Thursday, August 16 2018


Work hazards plague farmers

Update: July, 04/2012 - 10:25


Farmers cultivate rice with a Kubota machine in Dai Ang Commune in Ha Noi's Thanh Tri District. The high use of chemicals and machinery in agriculture is putting farmers at risk of injury or illness. – VNA/VNS Photo Dinh Hue
HA NOI — The high use of chemicals and machinery in agriculture is putting farmers at high risk.

Ha Tat Thang, director of the Labour Safety Department under the Ministry of Labour, Invalids and Social Affairs, said that compared with people in other industries, farmers faced an alarming rate of work accidents.

A survey by the ministry showed that nearly 90 per cent of farmers do not know how to use machinery properly and 28.4 per cent do not have a proper understanding on the use of electricity.

Authorities also generally fail to control the quality of imported or self-modified farm machinery. In addition, most of the machinery sold has few instructions on how it should be used, especially imported multi-function machinery.

The ministry said out of every 100,000 people working in the sector, 799 had electricity-related accidents and 856 had accidents relating to machines.

According to the Health Ministry's Preventive Medicine Department, about 20,000 people are injured on farms each year – 1,500 of them fatal.

Moreover, just 19.3 per cent of farmers are aware of the harm that can be caused by chemicals they use every day.

More than 70 per cent of farmers buy chemical products without knowing their origin or composition and 94 per cent of them use the chemical without proper instructions.

And about 29.4 per cent do not know how to spray pesticides safely.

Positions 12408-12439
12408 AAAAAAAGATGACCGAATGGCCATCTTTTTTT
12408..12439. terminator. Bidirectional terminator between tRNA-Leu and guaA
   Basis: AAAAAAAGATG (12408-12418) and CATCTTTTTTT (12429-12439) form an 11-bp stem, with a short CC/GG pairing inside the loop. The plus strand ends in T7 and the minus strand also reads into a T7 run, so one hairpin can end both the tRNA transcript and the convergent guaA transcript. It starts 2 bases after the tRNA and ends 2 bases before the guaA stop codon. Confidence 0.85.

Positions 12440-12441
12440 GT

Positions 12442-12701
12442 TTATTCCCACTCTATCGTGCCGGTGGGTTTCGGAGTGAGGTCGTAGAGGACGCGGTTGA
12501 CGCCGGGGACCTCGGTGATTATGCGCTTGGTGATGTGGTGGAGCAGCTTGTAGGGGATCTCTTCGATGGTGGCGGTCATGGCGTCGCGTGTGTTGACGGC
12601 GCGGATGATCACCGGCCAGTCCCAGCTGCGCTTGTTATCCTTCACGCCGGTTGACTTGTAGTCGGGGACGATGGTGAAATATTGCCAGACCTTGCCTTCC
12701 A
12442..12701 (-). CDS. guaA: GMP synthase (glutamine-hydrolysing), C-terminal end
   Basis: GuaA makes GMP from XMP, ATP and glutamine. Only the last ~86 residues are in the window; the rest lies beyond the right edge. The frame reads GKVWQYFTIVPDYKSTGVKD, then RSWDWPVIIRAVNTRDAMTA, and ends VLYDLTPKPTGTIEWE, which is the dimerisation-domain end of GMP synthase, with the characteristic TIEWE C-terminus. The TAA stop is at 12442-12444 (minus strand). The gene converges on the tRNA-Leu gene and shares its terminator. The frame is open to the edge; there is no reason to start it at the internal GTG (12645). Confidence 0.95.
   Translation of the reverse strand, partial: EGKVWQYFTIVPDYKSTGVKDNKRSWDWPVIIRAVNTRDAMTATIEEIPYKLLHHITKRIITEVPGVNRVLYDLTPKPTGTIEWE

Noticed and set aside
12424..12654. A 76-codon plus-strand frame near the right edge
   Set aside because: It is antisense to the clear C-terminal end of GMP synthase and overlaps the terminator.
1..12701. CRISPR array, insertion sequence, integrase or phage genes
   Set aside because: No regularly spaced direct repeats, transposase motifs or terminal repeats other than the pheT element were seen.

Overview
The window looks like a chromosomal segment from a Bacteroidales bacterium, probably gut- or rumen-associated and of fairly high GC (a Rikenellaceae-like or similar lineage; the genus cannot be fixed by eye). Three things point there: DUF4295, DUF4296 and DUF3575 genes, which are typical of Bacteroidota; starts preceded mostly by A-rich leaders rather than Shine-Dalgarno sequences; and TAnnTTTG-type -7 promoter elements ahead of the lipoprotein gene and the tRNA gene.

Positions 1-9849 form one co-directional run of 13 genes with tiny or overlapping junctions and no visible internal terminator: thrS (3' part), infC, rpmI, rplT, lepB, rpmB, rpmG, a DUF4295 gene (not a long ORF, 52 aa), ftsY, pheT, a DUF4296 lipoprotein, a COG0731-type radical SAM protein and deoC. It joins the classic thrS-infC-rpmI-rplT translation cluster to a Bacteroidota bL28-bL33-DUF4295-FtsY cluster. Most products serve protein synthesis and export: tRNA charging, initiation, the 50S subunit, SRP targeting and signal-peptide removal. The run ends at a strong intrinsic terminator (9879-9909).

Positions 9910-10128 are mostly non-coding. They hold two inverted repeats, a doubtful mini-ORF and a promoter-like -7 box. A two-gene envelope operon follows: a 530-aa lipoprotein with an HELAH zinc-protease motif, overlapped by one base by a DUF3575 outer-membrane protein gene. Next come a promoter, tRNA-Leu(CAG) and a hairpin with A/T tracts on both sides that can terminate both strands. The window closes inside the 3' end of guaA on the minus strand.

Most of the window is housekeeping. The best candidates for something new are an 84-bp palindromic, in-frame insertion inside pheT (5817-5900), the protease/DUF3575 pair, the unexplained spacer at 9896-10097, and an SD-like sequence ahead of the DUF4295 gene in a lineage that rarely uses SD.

According to a survey in the provinces of Thai Binh, Thai Nguyen, Dong Thap and Dak Lak, in the last three years, a total of nearly 4,900 people were poisoned by chemicals.

Vice chairman of northern Thai Nguyen Province's Farmers' Association Nguyen Hai Khe said that there were training courses to help farmers improve their understanding and skills about labour safety.

However, while many followed instructions at the beginning, they often reverted to unsafe routines, declaring that protective equipment was inconvenient.

Nguyen Van Doi from the province's Dai Tu District said that he bought a rice crusher machine and taught himself to use it.

Last year, boiling water from the machine's tank splashed onto his face, nearly sending him blind.

Meanwhile, the Japanese Government has announced it will fund a project to improve labour safety in high-risk industries in Viet Nam including agriculture. The three-year project will benefit people in Bac Kan, Hai Phong, Ha Tinh, Quang Ngai and Dong Nai.

At present, there are about 22 million people working in agriculture, accounting for more than 52 per cent of the total workforce and contributing 20 per cent of GDP. — VNS

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